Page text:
By allowing ads to appear on this site, you support the local businesses who, in turn, support great journalism.
Uncontrollable hand shaking may be focal seizure
Placeholder Image

DEAR DR. ROACH: Yesterday, my right hand started shaking uncontrollably. It did not stop for two hours. Earlier this year, I found that it shook whenever I tried to write, and I had to utilize a note-taker. My left hand has had issues for years, shaking mostly when reading the paper or holding something. I am 66 and have a number of underlying conditions, including two types of epilepsy. I have not taken anything for epilepsy in several years; I just try to avoid all triggers. Could this be the focal form manifesting itself? -- S.G.

ANSWER: Seizures have been categorized in many different and confusing ways, but currently, seizures are described as generalized -- that is, affecting both sides of the brain, versus focal, which is just on one side. Sometimes people with epilepsy can have both focal and generalized seizures. 

Generalized seizures can have motor symptoms (the most familiar are the tonic-clonic seizures, formerly called “grand mal”) or non-motor symptoms (such as the absence seizure, formerly called “petit mal”). Seizures may affect consciousness, or people can retain consciousness during seizures.

What you are describing sounds to me like a focal seizure without any impairment of consciousness. This also goes by the name of epilepsia partialis continua. This often happens in people with a history of focal epilepsy, especially in times of stress. The first time I saw this was in a gentleman who had very high blood sugar from unrecognized diabetes.

DEAR DR. ROACH: The herbicide glyphosate has been cited as a possible cause of cancer. Is the greatest risk from using the product at home and in farming applications, or from eating agriculture products that are resistant to glyphosate when used for weed control? -- A.R.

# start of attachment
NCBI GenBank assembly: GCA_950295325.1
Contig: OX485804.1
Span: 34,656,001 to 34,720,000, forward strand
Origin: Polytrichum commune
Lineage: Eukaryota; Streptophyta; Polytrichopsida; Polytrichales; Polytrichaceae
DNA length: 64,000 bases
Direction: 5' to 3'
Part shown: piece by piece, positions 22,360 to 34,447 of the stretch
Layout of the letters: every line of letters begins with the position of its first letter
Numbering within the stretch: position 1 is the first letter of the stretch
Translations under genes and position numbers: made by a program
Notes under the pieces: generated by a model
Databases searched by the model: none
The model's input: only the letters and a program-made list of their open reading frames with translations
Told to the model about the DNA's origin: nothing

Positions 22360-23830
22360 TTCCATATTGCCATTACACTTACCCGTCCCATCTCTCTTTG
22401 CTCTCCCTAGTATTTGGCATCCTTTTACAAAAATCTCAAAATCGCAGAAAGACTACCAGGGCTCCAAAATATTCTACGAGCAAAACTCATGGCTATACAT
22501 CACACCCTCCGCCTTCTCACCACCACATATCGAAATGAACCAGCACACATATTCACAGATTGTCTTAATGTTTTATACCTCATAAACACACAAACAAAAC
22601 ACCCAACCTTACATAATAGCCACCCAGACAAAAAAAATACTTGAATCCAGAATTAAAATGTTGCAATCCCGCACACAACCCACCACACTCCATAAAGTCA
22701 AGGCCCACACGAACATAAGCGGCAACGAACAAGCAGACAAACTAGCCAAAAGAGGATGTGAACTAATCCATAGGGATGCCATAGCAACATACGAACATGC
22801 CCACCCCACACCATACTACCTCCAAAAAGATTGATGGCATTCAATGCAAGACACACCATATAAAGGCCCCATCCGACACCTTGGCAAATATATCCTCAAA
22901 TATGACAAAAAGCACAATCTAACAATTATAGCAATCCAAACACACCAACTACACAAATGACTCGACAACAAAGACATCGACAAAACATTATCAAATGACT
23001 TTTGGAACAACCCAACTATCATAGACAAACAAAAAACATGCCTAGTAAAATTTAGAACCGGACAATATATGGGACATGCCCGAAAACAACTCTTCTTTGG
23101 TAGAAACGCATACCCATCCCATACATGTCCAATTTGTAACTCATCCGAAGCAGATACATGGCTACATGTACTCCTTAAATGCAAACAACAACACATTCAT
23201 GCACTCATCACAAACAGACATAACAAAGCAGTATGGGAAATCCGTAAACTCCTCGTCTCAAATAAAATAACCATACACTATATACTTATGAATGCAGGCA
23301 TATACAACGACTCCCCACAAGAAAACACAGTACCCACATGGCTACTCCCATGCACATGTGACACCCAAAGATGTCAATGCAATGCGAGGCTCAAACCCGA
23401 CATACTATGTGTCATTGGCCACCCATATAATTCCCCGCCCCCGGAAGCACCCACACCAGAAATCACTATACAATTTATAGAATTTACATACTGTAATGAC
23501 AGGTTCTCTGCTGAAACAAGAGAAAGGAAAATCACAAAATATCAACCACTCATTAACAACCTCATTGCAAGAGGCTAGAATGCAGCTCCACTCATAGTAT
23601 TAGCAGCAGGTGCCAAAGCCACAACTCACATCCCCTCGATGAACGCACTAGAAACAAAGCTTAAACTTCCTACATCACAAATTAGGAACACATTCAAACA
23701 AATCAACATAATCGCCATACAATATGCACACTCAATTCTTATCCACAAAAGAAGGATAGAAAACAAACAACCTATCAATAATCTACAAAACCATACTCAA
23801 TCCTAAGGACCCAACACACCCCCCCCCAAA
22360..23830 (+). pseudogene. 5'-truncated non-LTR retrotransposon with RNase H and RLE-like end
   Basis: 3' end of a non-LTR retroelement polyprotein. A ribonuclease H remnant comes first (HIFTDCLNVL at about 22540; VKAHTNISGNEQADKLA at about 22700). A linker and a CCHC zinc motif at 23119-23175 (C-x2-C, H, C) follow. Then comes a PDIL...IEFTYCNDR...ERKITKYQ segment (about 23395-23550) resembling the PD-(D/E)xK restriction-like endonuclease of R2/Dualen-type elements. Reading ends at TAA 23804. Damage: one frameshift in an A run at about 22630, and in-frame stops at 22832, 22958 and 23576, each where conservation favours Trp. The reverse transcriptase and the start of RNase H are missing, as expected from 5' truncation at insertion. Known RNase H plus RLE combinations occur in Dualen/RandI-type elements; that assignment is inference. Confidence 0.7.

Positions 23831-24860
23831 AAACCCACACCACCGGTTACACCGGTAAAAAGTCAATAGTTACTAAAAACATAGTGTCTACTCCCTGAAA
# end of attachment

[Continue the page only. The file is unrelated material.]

ANSWER: I often read that glyphosate has been linked to cancer, but when I researched the connection, I found several well-done trials that show there is no strong link to cancer. (I say “strong link” because it is impossible to prove that there is no link.) For example, in people whom we would presume to have a very high exposure -- the workers who apply the pesticide -- a well-done study by the University of Washington and the National Institutes of Health showed no significant increased risk for cancer overall, or for any of the 13 different subtypes of cancer they evaluated.

   The available evidence suggests that glyphosate is relatively nontoxic and is unlikely to be cancer-causing even if consumed in very high amounts. However, I still recommend thorough washing of produce to remove residual pesticides (even organic produce still may have pesticides).

   DR. ROACH WRITES: After a recent column, several people asked me to comment on additional treatments for complex regional pain disorder (reflex sympathetic dystrophy). Ketamine is one new treatment. I received several letters from people who told me of the dramatic benefit they had with ketamine. Intravenous ketamine has been studied, and it showed some benefit in reducing pain scores, but the relief is not always long-lasting. Another approach used by some experts is the use of alpha blockers, usually used for blood pressure control. The blood pressure medicines prazosin and clonidine have been successful in some people. Low-dose naltrexone, normally used in treatment of addiction, has been reported in a case series to have remarkable efficacy.

   One woman wrote me that her entire pain was relieved using “mirror therapy,” which is a way to retrain the brain and reset the pain pathways. I learned more about this at